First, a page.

fostering the humanistic practice of medicine publishing personal accounts of illness and healing encouraging health care advocacy

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fostering the humanistic practice of medicine publishing personal accounts of illness and healing encouraging health care advocacy

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Coping with the Present

 
I was diagnosed with prostate cancer a few years ago. I did my best to get all the information I needed through research and information, but the thought of having cancer scared me. So I listened to everything my doctor had to say–including that I could have either chemotherapy or surgery, but that with surgery, he would be more likely to get all of the cancer, since it had not spread beyond my prostate. I chose surgery.
 
 
But what I did not know–what my doctor did not tell me–is that there is also a treatment choice called structured observation, meaning I could be monitored to see if the cancer was spreading rapidly or not. He also did not inform me that prostate cancer is very often a slow-growing cancer, and that I could well have lived with my cancer for many years without either chemo or surgery.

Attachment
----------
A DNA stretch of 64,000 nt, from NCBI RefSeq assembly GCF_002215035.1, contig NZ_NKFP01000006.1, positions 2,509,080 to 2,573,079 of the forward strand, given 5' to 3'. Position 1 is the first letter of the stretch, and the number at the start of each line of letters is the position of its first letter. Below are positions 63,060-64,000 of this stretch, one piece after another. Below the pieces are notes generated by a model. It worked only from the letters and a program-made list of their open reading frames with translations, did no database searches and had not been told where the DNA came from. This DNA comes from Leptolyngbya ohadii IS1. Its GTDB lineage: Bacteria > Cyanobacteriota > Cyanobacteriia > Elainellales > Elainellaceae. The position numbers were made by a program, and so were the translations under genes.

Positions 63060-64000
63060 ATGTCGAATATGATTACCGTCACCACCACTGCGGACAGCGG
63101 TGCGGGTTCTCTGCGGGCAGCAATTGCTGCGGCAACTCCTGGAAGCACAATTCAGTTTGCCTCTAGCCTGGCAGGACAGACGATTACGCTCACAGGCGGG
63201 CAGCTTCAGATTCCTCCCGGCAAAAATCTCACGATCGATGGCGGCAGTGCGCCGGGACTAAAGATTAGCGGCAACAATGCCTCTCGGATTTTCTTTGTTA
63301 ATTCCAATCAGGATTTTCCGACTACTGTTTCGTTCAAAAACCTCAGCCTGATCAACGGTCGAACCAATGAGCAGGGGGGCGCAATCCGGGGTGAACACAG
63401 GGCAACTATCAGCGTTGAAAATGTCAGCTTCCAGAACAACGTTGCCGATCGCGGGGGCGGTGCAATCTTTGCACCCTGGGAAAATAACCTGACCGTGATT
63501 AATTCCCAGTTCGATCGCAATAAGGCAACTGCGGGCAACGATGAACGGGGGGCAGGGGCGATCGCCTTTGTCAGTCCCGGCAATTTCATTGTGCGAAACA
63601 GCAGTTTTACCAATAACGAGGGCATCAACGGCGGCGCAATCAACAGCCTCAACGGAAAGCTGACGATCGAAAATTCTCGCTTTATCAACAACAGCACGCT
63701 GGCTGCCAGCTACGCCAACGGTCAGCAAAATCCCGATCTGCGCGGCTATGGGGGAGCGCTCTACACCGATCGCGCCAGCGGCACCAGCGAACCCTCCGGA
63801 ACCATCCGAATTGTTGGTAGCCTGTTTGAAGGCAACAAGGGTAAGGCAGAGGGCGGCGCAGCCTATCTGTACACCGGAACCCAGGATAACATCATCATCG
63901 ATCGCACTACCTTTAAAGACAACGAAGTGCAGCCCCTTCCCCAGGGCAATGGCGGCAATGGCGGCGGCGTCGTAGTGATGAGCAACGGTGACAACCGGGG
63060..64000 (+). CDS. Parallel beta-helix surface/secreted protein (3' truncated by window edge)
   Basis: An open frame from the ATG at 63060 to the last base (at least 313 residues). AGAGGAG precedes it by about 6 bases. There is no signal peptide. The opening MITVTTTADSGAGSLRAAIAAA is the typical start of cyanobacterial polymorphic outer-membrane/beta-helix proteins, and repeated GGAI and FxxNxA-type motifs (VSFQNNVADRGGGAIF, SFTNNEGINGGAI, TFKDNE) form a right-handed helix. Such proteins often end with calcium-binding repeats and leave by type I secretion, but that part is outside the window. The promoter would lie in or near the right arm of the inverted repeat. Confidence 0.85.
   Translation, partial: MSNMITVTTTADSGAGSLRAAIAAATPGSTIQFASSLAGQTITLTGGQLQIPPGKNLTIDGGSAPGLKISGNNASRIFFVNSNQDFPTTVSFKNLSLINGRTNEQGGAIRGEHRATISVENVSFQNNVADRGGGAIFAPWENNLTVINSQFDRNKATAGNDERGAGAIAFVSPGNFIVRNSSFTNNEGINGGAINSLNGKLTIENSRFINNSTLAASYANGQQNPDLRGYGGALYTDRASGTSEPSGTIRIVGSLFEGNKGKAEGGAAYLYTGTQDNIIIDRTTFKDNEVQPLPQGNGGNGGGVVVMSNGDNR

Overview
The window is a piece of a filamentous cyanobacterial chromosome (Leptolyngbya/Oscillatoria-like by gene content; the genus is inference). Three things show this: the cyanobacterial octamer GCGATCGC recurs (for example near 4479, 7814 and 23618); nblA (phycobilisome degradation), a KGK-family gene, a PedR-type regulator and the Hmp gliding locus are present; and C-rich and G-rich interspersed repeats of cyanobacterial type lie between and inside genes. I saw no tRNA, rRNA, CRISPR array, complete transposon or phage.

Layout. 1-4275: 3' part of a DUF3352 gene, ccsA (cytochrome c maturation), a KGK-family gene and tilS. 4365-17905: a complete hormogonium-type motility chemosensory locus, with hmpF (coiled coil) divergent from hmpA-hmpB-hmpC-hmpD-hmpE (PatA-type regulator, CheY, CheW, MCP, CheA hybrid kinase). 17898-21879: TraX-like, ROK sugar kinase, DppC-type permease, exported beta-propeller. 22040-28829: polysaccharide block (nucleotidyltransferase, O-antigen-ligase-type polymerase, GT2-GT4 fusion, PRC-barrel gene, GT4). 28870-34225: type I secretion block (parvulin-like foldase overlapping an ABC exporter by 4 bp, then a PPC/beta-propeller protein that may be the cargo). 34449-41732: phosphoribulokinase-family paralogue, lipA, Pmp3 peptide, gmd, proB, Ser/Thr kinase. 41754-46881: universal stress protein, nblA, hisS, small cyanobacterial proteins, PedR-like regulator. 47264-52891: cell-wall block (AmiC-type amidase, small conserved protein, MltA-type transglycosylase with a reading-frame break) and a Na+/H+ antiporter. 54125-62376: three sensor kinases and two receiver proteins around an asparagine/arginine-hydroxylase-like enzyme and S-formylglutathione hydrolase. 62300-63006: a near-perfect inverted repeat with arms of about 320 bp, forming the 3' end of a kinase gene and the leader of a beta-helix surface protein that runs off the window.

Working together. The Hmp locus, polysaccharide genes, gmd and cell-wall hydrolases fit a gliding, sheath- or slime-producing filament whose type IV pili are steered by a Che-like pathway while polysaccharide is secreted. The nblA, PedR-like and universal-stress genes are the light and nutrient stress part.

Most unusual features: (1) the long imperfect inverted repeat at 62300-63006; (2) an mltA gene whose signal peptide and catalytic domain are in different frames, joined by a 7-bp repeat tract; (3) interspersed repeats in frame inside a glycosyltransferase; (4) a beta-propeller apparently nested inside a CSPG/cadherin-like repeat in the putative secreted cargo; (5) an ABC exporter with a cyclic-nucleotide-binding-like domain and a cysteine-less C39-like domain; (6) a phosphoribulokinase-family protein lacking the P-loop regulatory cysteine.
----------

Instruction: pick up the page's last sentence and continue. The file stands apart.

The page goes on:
The complications that I have experienced since my surgery have been very difficult and emotional for me, as they have included erectile dysfunction and urinary incontinence. I was very upset, when I learned about the structured observation alternative, that I had not known about it before I chose surgery.
 
However, I have had to learn to accept and cope with where I am now–that’s life. I just wish I had been informed by my doctor that I had more choices. My complications have improved, but I still wish I had been told the truth.
 
Anonymous

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